Why Techno Should Be Taught in Schools


For many children, the music they grow up listening to with friends, family, parents and relatives is often not reflected in school music lessons. So while their teacher is trying to get them to listen to Mozart, Bach or Beethoven, back home in their bedrooms the radio is often tuned into a very different station.

Improving access to classical music for children from deprived backgrounds has been a priority for music education and rightly so. Because there is no good reason why the daughter of a brick layer or the son of a shop assistant shouldn’t be enthralled by Mozart. But it is likely that for a lot of these students, rather than Chopin or Vivaldi, they will be much more familiar with a musical education in hardcore electronic dance music (EDM).

For these young people, this is “our music”, and overlooking this in school music lessons misses an opportunity to help these pupils engage with something they are already naturally interested in. For a lot of these kids, they’ve grown up with this music – their aunties, brothers and friends are into it, too. And their parents were probably ravers in the heyday of “acid house” or the subsequent years when “happy hardcore” and other forms of harsh, repetitive EDM provided the soundtrack for the lives of countless young people.

School music lessons, however, very rarely even acknowledge the existence of such music within British culture. In many schools, coverage of dance music might stretch from the Galliard or the Pavan to Disco via the Viennese Waltz, but no further in most cases.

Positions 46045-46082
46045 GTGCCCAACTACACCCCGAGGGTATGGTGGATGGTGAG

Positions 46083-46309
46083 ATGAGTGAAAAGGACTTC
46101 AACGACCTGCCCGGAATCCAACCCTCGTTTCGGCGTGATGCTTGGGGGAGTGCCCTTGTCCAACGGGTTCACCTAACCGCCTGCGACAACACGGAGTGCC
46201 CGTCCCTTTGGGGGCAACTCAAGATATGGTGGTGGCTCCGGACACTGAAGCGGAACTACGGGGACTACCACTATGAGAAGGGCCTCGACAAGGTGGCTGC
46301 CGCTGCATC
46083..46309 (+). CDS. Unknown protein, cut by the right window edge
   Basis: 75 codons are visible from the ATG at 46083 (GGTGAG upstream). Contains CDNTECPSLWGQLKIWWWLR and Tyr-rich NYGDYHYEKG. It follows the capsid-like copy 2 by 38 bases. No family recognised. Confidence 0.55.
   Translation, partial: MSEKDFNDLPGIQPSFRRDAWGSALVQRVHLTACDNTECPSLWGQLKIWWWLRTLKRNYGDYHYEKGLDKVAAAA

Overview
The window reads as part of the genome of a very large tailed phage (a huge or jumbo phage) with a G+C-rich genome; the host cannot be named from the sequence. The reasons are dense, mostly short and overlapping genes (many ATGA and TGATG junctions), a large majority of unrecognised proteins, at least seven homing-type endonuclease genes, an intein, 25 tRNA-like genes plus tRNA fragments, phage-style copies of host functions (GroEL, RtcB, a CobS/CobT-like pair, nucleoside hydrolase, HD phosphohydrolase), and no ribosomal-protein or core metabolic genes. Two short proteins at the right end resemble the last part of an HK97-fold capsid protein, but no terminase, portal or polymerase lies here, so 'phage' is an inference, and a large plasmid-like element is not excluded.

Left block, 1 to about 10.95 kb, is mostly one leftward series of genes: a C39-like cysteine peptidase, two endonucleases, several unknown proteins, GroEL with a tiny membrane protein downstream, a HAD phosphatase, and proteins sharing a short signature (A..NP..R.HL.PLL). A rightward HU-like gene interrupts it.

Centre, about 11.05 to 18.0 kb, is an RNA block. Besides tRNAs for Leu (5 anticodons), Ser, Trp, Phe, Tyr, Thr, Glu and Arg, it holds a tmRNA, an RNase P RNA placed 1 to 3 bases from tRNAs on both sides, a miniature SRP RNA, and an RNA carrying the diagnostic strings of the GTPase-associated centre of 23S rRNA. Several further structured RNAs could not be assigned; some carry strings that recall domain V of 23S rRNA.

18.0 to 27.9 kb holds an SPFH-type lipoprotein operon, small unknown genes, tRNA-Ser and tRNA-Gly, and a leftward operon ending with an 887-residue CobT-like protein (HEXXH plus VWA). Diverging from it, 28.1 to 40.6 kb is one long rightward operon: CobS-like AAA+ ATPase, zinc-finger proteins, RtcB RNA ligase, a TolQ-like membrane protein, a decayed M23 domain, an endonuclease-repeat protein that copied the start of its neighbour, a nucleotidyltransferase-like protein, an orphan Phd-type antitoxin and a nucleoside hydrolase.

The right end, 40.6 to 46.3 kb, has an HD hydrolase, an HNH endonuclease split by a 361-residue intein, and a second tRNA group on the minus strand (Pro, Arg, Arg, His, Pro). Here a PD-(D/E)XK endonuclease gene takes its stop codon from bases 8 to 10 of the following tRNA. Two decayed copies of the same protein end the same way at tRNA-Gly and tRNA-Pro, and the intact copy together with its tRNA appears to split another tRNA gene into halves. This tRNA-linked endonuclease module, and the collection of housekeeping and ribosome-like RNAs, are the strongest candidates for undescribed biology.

Modern music making

Serious engagement with rave and post-rave EDM in the classroom is rare in the extreme. Even your classic mainstream dance music seems to be way off the agenda in most schools.

This much was clear to me when I provided training on using DJ decks in music teaching for a group of Teach First trainee teachers back in 2013.

Teach First sees young graduates recruited into tough, under-performing, inner-city schools for their first teaching placements. And yet despite the strong prevalence of youth culture and niche music scenes in many of these cities – grime in London or bassline in Sheffield – none of these young teachers had seen such equipment used in the schools where they were on placements.

This was with one exception: one trainee admitted that his school had DJ decks but, disappointingly, he explained that they were never removed from the cupboard where they were gathering dust as “nobody knows what to do with them”.


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